2. Make landscapes work harder, for several end-users and to improve climate change resilience, through a multi-functional design approach. With land at a premium, creating city space for people will call for courageous design. As cities expanded in previous times urban railways went underground – why not underground roads now? Burying key highways will significantly lower pollution, noise, congestion and barriers to movement. This will create huge gains by freeing up city space for people and enhancing the city environment.

3. Designs need to be creative to deliver a green city ecosystem – from both citywide strategic projects to more imaginative uses of space within the layers of the city. Green roofs, walls and facades are likely to become more prominent in cities as we need to exploit and retrofit the layers of the city to find space for recreation and nature. Extensive green networks through the city are the aim of a green infrastructure design approach. Networks can be formed over time to create an encompassing city ecosystem that can support the sustainable movement of people, rebuild biodiversity and provide substantial climate change adaptation.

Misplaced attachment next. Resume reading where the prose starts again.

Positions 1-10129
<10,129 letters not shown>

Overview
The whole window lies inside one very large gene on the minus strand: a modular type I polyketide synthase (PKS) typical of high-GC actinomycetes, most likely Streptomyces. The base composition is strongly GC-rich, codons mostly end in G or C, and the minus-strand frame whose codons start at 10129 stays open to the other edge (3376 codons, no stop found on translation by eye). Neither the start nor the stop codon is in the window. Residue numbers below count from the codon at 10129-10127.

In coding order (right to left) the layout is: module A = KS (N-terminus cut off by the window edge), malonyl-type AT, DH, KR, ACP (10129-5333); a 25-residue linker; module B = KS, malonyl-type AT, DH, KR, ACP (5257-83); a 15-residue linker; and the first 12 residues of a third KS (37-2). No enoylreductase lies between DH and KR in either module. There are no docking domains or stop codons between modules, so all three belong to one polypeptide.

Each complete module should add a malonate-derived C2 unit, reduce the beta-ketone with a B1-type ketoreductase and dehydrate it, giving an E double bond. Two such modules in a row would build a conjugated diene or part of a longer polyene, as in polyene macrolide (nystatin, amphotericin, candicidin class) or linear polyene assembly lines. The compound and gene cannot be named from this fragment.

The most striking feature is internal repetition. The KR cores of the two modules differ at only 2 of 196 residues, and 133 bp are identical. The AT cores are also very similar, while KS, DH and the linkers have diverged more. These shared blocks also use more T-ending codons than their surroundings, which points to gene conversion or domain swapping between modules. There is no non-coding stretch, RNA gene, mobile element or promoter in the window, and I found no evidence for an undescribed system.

4. By capitalising on advances in technology to measure the value that nature delivers through ecosystems services, we can optimise the planning and design of urban space to meet future demands. Permeable paving and soft landscape areas will help urgently convert grey to green in future city environments – a simple but vital technology that improves water absorption and slow down rain water run-off. Adaptable public spaces can be designed for multiple functions such as meeting places, markets, entertainment and education places.

5. There needs to be an integrated approach to delivery that links and connects policy to transgress silo-driven cultures and achieve long term benefits. This requires landscape architects to work closely with government, authorities, developers and associated city design consultants. We have to recognise the potential of green infrastructure, but also understand how it can be integrated with other urban systems like energy, transport and resource management. Green infrastructure has to take a more central role in the planning and design of cities.